“I was in the period of my life where I had no friends. It was quite lonely. I lost confidence in myself as a theatre kid, which made it hard for me to invest into theatre.
“I wasn’t doing well as an actor. I felt like I was being treated a little differently. I don’t think it was a gay thing, but more of that I’m from East Malaysia and I’m not private school-educated. It was a class issue.”
Yearning for a creative outlet, he discovered stand-up comedy, which he found required less time and emotional investment than theatre. Goh can perform without experiencing the post-show blues that usually follows a theatre season.
“I had found that outlet for me to express myself. Stand-up comedy helps because it’s like you go up on stage for five minutes, let it all out, and then move on with life.”
He tried stand-up comedy for the first time in 2014 for a competition.
“Didn’t go so well,” he admits.
He thought to himself: “I’m not Kathy Griffin funny. I give up.”
Although it was a short-lived and discouraging experience in comedy, Goh met fellow comedian Brian Tan in that competition.
In 2018, Goh got an inexplicable impulse to try stand-up again. Coincidentally, a new comedy club opened. Tan helped Goh to secure a spot.
“This time, I was more authentic to myself,” he declares. “Did a bit more gay stuff. To be honest, I don’t remember the material I did at all. But something carried forward. From that onward, I got hooked.”
Goh’s idols include Kathy Griffin, Joan Rivers, Lisa Schlesinger, Ally Wong, and Daniel Sloss. He is particularly inspired by Tasmanian artist Hannah Gadsby.
“She can take pain and sell it off,” he explains.
“If people can find trauma funny, why don’t we use it?”
Goh’s sense of humour is grounded in reality. He admits he finds bad comedy sets and jokes about tragedy particularly entertaining.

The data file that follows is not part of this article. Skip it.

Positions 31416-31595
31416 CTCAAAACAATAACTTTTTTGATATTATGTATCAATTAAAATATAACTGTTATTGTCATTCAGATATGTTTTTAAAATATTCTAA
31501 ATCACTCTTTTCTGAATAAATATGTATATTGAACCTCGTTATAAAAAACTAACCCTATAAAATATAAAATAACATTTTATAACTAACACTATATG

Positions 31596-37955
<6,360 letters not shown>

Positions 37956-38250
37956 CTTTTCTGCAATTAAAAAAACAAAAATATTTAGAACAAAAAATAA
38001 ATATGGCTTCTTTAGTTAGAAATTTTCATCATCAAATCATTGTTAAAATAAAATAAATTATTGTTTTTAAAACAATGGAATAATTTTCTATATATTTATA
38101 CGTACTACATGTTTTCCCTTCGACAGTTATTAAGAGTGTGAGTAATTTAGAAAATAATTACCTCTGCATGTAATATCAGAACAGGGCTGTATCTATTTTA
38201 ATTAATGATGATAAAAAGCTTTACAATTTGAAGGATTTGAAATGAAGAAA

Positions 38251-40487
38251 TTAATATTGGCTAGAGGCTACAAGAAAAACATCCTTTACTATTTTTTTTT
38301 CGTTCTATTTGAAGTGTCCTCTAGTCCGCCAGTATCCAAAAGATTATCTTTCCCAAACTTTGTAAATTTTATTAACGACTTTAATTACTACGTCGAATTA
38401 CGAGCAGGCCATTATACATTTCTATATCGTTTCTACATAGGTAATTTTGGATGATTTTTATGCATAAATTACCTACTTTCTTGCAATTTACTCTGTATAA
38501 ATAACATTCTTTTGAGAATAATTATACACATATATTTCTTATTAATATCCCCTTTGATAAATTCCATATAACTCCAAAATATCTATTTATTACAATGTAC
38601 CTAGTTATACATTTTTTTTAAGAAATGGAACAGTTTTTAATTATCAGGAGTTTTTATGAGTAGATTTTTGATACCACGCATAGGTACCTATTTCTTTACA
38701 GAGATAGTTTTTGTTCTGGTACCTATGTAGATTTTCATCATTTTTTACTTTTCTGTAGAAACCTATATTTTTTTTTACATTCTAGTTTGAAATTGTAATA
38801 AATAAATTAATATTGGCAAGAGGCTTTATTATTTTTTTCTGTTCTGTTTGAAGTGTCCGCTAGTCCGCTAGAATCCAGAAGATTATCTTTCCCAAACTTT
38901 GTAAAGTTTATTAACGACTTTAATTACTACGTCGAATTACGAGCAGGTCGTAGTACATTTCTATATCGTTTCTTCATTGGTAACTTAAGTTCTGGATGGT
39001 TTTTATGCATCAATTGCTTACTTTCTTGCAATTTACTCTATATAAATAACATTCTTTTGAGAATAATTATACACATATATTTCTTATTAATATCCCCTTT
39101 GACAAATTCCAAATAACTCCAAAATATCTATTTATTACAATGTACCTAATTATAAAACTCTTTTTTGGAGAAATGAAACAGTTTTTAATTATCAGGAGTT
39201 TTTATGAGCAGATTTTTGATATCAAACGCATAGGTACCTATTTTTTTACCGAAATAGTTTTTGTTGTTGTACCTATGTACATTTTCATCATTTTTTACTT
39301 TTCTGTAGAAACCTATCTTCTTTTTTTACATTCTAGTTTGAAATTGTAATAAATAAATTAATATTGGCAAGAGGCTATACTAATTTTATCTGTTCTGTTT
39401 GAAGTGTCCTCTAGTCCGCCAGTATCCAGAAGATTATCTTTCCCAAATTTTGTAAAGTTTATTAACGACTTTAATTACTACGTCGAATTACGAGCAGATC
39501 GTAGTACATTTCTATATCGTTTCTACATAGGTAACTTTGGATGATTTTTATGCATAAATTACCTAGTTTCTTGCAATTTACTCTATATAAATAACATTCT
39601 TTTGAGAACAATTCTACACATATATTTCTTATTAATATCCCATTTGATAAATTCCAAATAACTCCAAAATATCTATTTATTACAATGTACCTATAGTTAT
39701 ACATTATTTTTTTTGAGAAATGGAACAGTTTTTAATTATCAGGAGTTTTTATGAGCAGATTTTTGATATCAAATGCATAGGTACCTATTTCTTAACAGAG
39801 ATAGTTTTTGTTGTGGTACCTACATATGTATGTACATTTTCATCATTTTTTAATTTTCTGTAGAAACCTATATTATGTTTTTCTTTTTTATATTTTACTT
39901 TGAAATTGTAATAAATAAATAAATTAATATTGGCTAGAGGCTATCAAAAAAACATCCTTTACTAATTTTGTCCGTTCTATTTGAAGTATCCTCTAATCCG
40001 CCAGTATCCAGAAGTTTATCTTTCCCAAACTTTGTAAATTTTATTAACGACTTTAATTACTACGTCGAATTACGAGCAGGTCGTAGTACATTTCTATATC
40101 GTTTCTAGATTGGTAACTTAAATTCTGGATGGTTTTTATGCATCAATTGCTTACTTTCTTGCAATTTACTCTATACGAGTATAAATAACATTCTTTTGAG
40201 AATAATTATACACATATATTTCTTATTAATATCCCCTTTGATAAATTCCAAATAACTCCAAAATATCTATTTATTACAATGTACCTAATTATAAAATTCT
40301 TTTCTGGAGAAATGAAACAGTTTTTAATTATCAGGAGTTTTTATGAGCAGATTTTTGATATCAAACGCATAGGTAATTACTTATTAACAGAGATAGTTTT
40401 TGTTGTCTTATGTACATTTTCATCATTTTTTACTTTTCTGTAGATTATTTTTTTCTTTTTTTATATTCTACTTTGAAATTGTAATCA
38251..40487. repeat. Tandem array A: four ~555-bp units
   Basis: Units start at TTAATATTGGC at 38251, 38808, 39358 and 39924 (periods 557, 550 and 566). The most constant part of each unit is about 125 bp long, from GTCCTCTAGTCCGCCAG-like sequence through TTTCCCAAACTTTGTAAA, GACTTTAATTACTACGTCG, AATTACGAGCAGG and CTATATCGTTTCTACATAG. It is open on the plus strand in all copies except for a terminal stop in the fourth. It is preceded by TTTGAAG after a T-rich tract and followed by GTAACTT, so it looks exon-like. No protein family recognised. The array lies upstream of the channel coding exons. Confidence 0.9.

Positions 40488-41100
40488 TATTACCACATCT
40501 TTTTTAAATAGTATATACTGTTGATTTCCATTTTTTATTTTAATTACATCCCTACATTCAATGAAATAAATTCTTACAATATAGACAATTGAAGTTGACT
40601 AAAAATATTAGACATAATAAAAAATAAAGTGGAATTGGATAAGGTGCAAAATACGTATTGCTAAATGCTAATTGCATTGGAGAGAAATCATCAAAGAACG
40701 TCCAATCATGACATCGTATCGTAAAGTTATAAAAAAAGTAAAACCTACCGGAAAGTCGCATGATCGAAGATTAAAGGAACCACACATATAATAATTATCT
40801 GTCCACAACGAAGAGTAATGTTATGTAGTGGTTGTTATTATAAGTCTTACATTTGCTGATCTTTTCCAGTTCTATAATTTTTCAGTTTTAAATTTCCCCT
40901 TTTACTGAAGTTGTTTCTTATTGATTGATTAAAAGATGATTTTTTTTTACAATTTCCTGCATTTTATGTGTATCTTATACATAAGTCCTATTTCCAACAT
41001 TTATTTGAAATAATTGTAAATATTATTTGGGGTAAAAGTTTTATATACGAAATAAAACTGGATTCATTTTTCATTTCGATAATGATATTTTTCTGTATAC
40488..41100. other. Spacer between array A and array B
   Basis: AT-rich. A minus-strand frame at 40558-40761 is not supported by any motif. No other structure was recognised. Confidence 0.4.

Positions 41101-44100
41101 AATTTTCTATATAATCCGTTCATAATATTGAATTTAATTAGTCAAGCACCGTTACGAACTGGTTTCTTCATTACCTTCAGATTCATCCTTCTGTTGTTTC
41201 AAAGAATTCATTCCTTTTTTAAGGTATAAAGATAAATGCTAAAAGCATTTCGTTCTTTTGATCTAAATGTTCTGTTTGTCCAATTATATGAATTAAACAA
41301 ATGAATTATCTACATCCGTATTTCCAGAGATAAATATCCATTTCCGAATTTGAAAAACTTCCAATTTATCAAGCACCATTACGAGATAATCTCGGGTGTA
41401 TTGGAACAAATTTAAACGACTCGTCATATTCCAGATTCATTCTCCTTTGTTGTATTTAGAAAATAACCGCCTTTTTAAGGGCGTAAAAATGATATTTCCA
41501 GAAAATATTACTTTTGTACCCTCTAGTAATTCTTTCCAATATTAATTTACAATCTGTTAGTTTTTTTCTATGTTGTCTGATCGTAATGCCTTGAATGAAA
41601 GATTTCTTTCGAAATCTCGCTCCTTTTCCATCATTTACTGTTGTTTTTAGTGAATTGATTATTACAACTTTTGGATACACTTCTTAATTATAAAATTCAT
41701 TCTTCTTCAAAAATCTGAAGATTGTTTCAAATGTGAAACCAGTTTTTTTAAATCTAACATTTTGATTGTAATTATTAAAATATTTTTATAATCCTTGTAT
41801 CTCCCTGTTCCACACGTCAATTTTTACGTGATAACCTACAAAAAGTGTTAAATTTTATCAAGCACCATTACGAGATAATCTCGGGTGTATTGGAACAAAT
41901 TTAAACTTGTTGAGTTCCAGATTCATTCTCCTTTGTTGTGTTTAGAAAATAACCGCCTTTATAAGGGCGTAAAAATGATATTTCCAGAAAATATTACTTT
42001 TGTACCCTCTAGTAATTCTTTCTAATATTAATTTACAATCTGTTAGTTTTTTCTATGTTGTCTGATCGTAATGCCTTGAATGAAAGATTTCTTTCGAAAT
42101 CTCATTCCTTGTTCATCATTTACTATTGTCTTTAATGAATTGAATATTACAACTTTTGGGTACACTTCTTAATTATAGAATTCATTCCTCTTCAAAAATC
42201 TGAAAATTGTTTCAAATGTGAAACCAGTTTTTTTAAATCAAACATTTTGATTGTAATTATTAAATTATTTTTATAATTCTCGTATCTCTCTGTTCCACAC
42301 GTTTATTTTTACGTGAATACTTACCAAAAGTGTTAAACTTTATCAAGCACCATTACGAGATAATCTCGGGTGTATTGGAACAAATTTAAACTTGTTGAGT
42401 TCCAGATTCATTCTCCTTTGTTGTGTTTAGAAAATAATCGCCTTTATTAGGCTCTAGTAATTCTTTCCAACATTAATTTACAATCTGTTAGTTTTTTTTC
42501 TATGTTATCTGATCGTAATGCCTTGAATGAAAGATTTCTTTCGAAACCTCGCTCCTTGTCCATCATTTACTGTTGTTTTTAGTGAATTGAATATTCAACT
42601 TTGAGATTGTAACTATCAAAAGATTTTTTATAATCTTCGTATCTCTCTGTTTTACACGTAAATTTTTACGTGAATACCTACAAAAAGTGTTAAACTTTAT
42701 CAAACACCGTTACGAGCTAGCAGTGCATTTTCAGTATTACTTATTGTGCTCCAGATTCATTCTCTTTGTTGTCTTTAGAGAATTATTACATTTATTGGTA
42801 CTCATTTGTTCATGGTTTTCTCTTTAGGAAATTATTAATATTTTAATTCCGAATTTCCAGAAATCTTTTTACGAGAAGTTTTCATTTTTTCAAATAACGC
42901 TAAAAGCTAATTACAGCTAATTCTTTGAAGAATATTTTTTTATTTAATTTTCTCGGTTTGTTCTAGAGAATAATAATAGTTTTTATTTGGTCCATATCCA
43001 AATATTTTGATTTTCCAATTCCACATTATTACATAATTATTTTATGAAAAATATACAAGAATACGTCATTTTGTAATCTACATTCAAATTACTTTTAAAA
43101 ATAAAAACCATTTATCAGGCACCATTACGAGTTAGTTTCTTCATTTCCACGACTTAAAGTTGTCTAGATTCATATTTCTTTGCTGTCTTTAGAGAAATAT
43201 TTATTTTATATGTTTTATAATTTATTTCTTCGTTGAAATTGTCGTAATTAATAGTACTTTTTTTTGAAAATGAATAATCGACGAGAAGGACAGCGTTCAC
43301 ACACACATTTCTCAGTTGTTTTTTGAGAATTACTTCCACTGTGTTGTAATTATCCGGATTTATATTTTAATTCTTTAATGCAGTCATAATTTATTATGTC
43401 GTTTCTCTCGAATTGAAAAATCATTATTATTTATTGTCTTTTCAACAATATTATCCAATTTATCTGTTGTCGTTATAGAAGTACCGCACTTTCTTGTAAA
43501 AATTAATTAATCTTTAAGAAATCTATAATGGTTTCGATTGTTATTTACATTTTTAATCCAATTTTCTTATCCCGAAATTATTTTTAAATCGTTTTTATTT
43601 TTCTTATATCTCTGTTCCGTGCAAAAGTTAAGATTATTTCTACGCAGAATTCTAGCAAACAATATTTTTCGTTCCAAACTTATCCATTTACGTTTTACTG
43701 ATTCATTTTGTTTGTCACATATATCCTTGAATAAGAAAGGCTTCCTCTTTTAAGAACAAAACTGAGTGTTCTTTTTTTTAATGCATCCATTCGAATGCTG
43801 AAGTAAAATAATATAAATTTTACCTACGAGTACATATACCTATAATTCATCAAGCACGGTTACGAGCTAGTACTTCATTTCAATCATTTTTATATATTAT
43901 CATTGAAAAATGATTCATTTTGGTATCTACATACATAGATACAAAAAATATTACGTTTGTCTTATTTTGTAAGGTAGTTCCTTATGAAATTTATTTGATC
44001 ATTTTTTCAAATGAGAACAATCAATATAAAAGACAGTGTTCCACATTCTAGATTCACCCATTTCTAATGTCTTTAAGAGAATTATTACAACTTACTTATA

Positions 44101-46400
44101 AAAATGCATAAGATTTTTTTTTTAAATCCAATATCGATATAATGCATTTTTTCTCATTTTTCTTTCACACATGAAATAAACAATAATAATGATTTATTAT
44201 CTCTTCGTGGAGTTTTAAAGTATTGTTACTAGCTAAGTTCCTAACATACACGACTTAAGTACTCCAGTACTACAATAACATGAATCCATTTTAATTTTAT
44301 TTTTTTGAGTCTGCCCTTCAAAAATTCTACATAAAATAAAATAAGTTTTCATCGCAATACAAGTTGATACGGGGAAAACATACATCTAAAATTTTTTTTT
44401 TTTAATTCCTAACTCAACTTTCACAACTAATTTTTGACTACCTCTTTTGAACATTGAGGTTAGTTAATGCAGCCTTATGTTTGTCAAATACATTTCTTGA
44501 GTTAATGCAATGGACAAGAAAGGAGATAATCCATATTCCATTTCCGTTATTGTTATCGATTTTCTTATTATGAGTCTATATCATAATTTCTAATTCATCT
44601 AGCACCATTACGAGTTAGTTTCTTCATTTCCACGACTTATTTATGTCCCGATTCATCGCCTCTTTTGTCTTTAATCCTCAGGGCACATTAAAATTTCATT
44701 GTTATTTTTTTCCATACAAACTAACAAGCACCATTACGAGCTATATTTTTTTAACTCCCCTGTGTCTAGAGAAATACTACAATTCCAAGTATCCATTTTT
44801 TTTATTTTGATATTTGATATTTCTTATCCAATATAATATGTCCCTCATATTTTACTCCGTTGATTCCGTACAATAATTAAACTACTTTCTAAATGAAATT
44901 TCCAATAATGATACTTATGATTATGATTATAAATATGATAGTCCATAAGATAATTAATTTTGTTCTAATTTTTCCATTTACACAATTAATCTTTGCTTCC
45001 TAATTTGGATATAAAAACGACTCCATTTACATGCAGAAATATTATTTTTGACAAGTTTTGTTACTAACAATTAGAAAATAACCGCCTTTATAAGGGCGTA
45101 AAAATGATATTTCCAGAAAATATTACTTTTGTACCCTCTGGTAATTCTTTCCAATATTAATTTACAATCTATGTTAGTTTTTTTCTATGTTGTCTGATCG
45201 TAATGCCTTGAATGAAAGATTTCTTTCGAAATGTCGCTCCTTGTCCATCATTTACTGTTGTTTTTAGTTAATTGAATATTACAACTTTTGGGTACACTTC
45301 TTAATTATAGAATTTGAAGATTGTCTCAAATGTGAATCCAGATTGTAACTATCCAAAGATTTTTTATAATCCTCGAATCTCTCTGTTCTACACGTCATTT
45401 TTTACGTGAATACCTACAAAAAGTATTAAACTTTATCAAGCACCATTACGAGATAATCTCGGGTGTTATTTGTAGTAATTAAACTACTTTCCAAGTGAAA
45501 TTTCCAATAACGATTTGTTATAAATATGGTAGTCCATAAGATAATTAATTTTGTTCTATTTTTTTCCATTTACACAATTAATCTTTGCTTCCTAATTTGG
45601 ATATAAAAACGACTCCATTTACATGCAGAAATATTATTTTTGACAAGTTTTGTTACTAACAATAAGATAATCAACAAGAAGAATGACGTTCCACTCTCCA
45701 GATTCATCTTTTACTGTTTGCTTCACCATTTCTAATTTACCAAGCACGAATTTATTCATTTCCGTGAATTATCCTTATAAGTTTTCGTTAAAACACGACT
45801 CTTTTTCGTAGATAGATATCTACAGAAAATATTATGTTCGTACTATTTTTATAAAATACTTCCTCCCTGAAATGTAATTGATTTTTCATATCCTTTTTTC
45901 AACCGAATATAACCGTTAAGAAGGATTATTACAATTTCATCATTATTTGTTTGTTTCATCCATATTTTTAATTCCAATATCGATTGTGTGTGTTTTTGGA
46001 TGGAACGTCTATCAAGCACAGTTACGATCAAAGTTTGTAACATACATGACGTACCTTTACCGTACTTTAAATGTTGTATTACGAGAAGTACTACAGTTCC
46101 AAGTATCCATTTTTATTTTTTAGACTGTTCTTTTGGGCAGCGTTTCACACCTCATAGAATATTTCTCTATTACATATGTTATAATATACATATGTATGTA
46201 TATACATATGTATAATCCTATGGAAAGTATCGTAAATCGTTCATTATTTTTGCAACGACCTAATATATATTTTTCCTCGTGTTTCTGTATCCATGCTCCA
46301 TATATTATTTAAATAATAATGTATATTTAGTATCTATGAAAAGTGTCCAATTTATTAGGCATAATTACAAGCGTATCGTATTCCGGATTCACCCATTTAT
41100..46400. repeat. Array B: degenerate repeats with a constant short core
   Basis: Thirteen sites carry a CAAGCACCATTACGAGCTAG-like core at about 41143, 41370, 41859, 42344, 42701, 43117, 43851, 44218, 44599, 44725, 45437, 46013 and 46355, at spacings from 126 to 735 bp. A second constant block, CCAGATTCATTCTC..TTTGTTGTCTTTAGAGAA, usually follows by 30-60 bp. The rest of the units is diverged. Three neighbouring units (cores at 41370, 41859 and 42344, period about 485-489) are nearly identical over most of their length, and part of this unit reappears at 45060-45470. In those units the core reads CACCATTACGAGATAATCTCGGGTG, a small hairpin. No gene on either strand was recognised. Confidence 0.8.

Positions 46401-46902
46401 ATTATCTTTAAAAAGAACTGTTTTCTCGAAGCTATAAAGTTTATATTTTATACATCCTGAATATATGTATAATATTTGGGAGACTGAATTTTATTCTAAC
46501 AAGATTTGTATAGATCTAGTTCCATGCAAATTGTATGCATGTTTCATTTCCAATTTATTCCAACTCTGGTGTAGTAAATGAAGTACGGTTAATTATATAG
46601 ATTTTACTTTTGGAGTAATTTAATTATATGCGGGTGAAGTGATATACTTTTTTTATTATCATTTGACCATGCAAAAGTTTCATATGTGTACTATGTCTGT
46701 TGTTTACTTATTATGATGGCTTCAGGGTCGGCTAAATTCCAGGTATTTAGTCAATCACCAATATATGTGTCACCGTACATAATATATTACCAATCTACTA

“When they [comedians] are trying new material and they think it’s funny but it is just bad, that’s when I laugh,” he grins.
“Or, when tragedy happens, people say something and it hits the right note. Generally it doesn’t. But when it does, if it is done with good intention, it takes the pain away.”
After five years of stand-up experience, Goh thinks it is time for him to debut his first one-hour comedy special.
“When you start out in comedy, you would know you’re ready for weekend shows if you show up to open mic consistently and people are laughing at your stuff every time. Each and every time, you shoot your gun with the same bullet and it hits the same target every single time. That’s how you know you have a good five minutes.
“Slowly craft. Slowly realise you have enough material. Then you do your one hour.”
Goh’s show, titled People Like Us, will debut in Adelaide’s LGBTQIA+ arts and cultural festival Feast and will be performed again in the 2024 Adelaide Fringe.
“PLU is a slang for ‘gay’ in Malaysia and Singapore. When someone says ‘Are you like us?’, it means ‘Are you gay?’,” he explains.
Although his sets frequently discuss the societal and political oppression he has experienced as a gay man, he is tentative about his impact on society. Artists often have expectations on what their work will become, wondering about the influence of their words, or if the show will be noticed by other producers. Goh says he is not so concerned about that. He seeks only to express himself and for someone to listen.
“At the end of the day, it is just me telling my story. That’s how I heal and how I move on. If you relate to it, great! If you don’t, I hope you understand what we go through. If you don’t accept people, that is fine, but you need to be kind. Hopefully you’ll understand and laugh along the way.”
Brendan Goh: People Like Us will be presented at My Lover Cindi at 7pm on November 16 as part of Feast Festival.
Nicky Tsz Tung Li is the fourth recipient of the Helpmann Academy InReview Mentorship. She is working with experienced writer Samela Harris to write a series of articles for publication on InReview.
This article is republished from InReview under a Creative Commons licence. Read the original article.